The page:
Throw the bums off the Colorado Supreme Court, says Clear the Bench Colorado -- and John Suthers seems to agree
It took the better part of a week, but Matt Arnold, the man behind ClearTheBenchColorado.org, has finally gotten the Denver Post to blink.
ClearTheBenchColorado.org's Facebook profile picture gives you a pretty good idea where Matt Arnold's coming from.
On Tuesday, the paper published, "AG Suthers May Not Back 3 on State Supreme Court," citing comments Colorado's attorney general made about not supporting the retention of Chief Judge Mary Mullarkey and two of her colleagues, Michael Bender and Alex Martinez. (BusinessWord.com got the scoop.) Arnold was quoted in the piece, and as he made clear in a subsequent post, he wasn't happy about several aspects of it -- specifically the characterizing of his campaign to oust not just Mullarkey, Bender and Martinez, but also Judge Nancy Rice, as a partisan organization infuriated by court decisions that favored Democrats.
Today, the Post published a correction, taking back those assertions -- as well they should have, Arnold believes.
"I'm a registered Republican," he concedes. "But Clear the Bench isn't about Republican versus Democrat or even right versus left. It's about holding our highest court accountable to their oath to uphold the Colorado constitution."
According to Arnold, "I'm ex-military, and I'm still in the Colorado Army National Guard. I've been in Afghanistan and I've been part of a guard contingent that rescued people in New Orleans after Hurricane Katrina. So I put my money where my mouth is. I think it's important for people to contribute to the community with volunteer efforts, and to defend our constitution."
This last conviction led him to found ClearTheBenchColorado.org, which he launched after what he calls "the blatantly unconstitutional mill levy tax freeze ruling handed down on March 16 of last year."
About that decision (read a detailed version of his take here), he says, "Like a lot of people, I was outraged. Our constitution is very clear about raising taxes thanks to TABOR, which was passed in 1992. Now, I know some people don't like it, but the part of it that's overwhelmingly popular here is, if you want to raise taxes, you have to ask the voters.
"Regardless of where you stand about whether we should be raising taxes in a depression or in general, the consensus is overwhelming that if you're going to raise taxes, you have to ask first. But instead, the state court invented a legal loophole and came up with twists of logic and semantic shenanigans to justify blatantly disregarding the clear language of the constitution."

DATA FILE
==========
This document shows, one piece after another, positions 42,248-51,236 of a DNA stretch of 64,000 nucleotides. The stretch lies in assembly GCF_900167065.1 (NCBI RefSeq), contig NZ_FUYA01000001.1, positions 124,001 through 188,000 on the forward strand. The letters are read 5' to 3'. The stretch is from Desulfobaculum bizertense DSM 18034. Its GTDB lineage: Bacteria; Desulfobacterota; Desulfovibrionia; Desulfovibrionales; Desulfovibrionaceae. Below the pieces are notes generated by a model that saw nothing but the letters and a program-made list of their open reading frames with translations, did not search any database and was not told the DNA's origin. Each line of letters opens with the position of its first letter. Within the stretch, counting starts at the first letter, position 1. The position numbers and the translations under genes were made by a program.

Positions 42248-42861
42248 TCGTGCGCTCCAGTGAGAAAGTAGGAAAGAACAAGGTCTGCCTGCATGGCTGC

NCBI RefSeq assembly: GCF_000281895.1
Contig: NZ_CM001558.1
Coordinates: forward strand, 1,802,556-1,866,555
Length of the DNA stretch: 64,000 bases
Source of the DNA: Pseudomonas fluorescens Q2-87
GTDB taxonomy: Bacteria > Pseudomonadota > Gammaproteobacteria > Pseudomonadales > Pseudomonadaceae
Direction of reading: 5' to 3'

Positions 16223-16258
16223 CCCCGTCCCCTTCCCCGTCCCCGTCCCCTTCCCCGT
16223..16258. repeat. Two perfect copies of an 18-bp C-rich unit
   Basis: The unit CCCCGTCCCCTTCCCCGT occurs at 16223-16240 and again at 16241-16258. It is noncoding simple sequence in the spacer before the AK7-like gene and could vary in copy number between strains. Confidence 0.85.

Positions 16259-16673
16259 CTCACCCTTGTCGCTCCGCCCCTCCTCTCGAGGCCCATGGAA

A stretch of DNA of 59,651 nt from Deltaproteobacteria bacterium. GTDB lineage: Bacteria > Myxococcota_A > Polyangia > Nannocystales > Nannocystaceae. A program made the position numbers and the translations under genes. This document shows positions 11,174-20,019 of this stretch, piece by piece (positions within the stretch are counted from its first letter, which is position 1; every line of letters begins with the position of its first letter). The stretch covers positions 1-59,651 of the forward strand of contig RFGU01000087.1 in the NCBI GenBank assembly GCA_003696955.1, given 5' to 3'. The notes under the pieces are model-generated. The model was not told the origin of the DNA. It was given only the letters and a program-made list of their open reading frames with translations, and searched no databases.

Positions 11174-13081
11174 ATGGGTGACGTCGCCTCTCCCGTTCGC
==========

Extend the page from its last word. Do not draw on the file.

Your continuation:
Arnold insists that "I'm not a political animal." But "rather than throwing bricks at my TV, I decided to do something. I did some research and found out that four justices were up for a regularly scheduled retention vote. And I don't think they should be retained."
His reasons go well beyond the mill tax levy ruling. Arnold objects to a gaggle of other Colorado Supreme Court decisions relating to the elimination of tax credits and exemptions, the redefining of taxes as fees, the expansion of eminent domain property seizures and more.
That shouldn't be interpreted as a call for the entire process to be decimated, though.
"I think our rules and our institutions are good ones, and I'm not advocating for direct election of judges," Arnold stresses. "I think the intent behind our current system is to try to take some of the politics out of the judiciary branch, and that's good. But it's clearly failed to work, because we weren't able to take the politics out. What we have is a bevy of justices on Colorado's highest court who are substituting their personal agendas for the rule of law, and that damages all of us, irrespective to our political persuasion -- and that has to stop."
Regarding Suthers, Arnold was at the meeting where the attorney general made negative remarks about Mullarkey, Bender and Martinez, and he praises him for taking a stand.
"It's a bold statement for the highest ranking law enforcement officer in the state to make," he says. "And the fact that we're talking about it shows it's brought attention to the issue. People need to look at this seriously and do some research. This is an education campaign, because so few people are provided with any useful information on the judiciary.
"The judiciary has an inordinate amount of control over people's lives -- this court particularly," he continues. "They're grabbing as much power as they can. But this really is a nonpartisan issue. It's about holding the judges accountable for their proper role as referees, not players."
And about the Post keeping score without misidentifying the teams.